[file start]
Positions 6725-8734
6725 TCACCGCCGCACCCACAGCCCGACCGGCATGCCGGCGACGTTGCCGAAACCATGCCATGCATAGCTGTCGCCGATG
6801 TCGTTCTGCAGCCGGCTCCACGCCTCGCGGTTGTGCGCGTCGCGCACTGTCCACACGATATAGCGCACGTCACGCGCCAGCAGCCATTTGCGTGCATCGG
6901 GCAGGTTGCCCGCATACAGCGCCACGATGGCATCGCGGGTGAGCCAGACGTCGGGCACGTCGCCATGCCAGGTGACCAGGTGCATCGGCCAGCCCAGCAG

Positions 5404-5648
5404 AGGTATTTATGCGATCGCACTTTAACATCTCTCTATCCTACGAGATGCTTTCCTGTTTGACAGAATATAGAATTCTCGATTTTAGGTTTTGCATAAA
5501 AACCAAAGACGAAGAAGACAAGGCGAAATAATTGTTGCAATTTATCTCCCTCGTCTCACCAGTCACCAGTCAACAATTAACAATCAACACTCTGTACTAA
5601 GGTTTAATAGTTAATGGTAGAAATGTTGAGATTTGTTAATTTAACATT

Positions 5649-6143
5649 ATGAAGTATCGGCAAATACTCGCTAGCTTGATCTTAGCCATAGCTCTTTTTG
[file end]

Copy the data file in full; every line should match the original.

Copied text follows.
Positions 6725-8734
6725 TCACCGCCGCACCCACAGCCCGACCGGCATGCCGGCGACGTTGCCGAAACCATGCCATGCATAGCTGTCGCCGATG
6801 TCGTTCTGCAGCCGGCTCCACGCCTCGCGGTTGTGCGCGTCGCGCACTGTCCACACGATATAGCGCACGTCACGCGCCAGCAGCCATTTGCGTGCATCGG
6901 GCAGGTTGCCCGCATACAGCGCCACGATGGCATCGCGGGTGAGCCAGACGTCGGGCACGTCGCCATGCCAGGTGACCAGGTGCATCGGCCAGCCCAGCAG

Positions 5404-5648
5404 AGGTATTTATGCGATCGCACTTTAACATCTCTCTATCCTACGAGATGCTTTCCTGTTTGACAGAATATAGAATTCTCGATTTTAGGTTTTGCATAAA
5501 AACCAAAGACGAAGAAGACAAGGCGAAATAATTGTTGCAATTTATCTCCCTCGTCTCACCAGTCACCAGTCAACAATTAACAATCAACACTCTGTACTAA
5601 GGTTTAATAGTTAATGGTAGAAATGTTGAGATTTGTTAATTTAACATT

Positions 5649-6143
5649 ATGAAGTATCGGCAAATACTCGCTAGCTTGATCTTAGCCATAGCTCTTTTTG